Having just a few things in common strengthens empathy, even among strangers, according to two experiments carried out by Stanford psychologists. The studies reveal that a person is capable of taking on the feelings and physical reactions of a virtual stranger who is placed in an uncomfortable situation.
“When people have longstanding relationships, they have shared experiences and overlapping social networks,” said Dr. Greg Walton, an assistant professor of psychology. Having a few things in common, in effect, seemed to increase empathy amongst a group of strangers.
“But we found that even when you strip those things away, and create a sense of social connection in a lab with a five-minute conversation, that’s sufficient to build a relationship where you care about someone.”
For the first experiment, 70 women were given a questionnaire and asked to list their birthplace and a few of their favorite things, such as movies, books, musicians and travel destinations.
Each woman was later introduced to a confederate, or insider – a person working for the researchers but pretending to be a fellow test subject. The confederate would talk with a participant and pretend to have a few things in common with her but nothing in common with the others.
Some of the women were made to feel like they just met someone who shared an interest in something rare or unusual, such as an obscure author or an underground rock band.
The women were told that the confederate was supposed to memorize and give a speech on neurophysiology to a panel of judges. As the test subjects looked on, the confederate acted nervous, saying things like “I’m really bad at giving speeches” and asking if she would be evaluated on her performance.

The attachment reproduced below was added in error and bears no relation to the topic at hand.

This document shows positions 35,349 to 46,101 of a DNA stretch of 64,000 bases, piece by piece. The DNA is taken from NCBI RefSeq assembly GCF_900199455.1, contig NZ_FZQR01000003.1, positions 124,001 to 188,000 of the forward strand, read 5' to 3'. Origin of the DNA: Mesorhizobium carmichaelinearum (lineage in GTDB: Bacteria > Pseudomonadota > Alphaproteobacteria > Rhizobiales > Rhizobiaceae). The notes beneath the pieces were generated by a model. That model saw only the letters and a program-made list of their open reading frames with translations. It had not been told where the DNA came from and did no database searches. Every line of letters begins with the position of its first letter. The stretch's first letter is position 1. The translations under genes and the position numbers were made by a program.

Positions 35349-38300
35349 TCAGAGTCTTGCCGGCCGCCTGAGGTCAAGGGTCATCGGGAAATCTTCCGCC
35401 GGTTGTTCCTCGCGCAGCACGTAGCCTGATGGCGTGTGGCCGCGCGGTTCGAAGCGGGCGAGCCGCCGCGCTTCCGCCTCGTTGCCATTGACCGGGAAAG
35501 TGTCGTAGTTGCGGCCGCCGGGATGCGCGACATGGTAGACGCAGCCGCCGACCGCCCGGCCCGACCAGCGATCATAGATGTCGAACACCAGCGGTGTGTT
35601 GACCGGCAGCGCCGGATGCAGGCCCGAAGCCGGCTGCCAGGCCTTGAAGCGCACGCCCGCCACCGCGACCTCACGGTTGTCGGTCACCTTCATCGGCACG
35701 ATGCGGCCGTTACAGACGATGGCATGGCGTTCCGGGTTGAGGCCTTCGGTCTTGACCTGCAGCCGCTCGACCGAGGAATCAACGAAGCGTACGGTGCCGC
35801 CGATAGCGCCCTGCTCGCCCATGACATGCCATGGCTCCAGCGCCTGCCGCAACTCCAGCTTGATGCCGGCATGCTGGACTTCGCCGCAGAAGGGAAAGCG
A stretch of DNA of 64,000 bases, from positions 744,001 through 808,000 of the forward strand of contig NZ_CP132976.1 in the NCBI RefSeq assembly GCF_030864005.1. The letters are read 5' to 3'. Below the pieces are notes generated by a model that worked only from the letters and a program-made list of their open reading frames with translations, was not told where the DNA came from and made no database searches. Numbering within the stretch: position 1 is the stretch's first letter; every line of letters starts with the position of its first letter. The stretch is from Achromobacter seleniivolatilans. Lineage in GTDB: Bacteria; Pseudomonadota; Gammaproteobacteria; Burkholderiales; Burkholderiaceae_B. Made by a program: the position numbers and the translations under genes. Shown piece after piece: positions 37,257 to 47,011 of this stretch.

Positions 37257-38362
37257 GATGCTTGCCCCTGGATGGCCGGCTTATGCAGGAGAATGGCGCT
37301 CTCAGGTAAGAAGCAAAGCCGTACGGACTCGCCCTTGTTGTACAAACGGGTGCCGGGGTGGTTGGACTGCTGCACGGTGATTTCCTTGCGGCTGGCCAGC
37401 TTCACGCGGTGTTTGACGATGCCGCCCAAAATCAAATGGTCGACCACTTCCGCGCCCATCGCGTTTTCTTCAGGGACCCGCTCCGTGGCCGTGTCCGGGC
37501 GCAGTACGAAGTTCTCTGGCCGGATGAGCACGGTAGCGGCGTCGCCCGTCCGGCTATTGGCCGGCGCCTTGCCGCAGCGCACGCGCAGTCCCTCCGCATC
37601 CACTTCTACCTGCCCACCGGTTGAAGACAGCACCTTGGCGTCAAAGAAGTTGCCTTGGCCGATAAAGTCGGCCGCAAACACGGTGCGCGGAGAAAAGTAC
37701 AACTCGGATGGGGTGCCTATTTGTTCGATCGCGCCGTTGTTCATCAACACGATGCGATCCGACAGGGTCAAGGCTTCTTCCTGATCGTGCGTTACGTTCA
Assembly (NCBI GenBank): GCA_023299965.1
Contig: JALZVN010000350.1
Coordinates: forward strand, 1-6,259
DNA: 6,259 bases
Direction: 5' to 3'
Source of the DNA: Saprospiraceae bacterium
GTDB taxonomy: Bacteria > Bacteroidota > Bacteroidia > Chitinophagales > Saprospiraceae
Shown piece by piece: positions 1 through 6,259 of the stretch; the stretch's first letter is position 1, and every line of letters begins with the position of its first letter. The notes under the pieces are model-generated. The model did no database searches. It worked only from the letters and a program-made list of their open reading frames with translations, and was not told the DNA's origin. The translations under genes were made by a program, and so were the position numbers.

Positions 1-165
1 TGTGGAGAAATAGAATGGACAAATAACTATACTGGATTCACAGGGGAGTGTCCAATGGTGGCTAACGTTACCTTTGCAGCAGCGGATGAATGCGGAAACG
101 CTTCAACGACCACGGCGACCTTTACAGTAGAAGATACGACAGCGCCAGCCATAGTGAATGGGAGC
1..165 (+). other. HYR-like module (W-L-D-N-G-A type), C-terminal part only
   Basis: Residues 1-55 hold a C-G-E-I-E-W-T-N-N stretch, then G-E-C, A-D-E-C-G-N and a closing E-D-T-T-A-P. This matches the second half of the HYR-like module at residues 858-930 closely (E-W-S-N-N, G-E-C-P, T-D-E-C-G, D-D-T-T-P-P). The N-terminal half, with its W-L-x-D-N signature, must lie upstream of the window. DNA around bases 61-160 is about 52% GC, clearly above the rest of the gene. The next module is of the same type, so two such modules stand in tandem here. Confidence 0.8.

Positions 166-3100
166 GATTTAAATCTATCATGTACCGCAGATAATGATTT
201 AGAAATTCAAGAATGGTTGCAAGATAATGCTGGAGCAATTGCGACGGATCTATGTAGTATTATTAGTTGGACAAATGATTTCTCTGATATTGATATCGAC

“We had the confederate act really freaked out,” said lead author David Cwir, a doctoral candidate at the University of Waterloo.
While the women watched the confederate struggle, they answered questionnaires designed to gauge how stressed they were feeling at that moment.
The participants who believed they shared three things in common with the insider and felt a sense of connection with her reported a 28 percent increase in stress over the individuals who shared nothing in common with the imposter.
“The test subjects literally incorporated the feelings of the confederate into their own feelings,” Cwir said. “Just by finding out they shared a few things in common was enough to create this psychological and emotional merging.”
The second experiment was staged in a similar manner, but included men as well as women (45 participants in all). Instead of preparing a stressful speech, however, the confederate ran in place for three minutes as the test subjects sat in a chair and watched.
When the three minutes were over, and the confederate was sweaty and tired, the volunteers had their own vital signs measured as well. Those who believed they shared some common interests with the confederate had more than a 5 percent increase in their own heart rates; and their blood pressure also increased almost 9 percent from the beginning of the study.
Among those who felt no connection to the confederate, their heart rates basically stayed the same and their blood pressure only rose about 4 percent.
“It is surprising that we found these reactions happening between strangers,” said Priyanka Carr, a doctoral candidate at Stanford who conducted the second experiment.
“But it shows that we’re built to connect with other people. Our selves are not isolated from everyone around us. We’re meant to have relationships, to feel what our partners feel.”
The findings will appear in the Journal of Experimental Social Psychology.
Source: Stanford University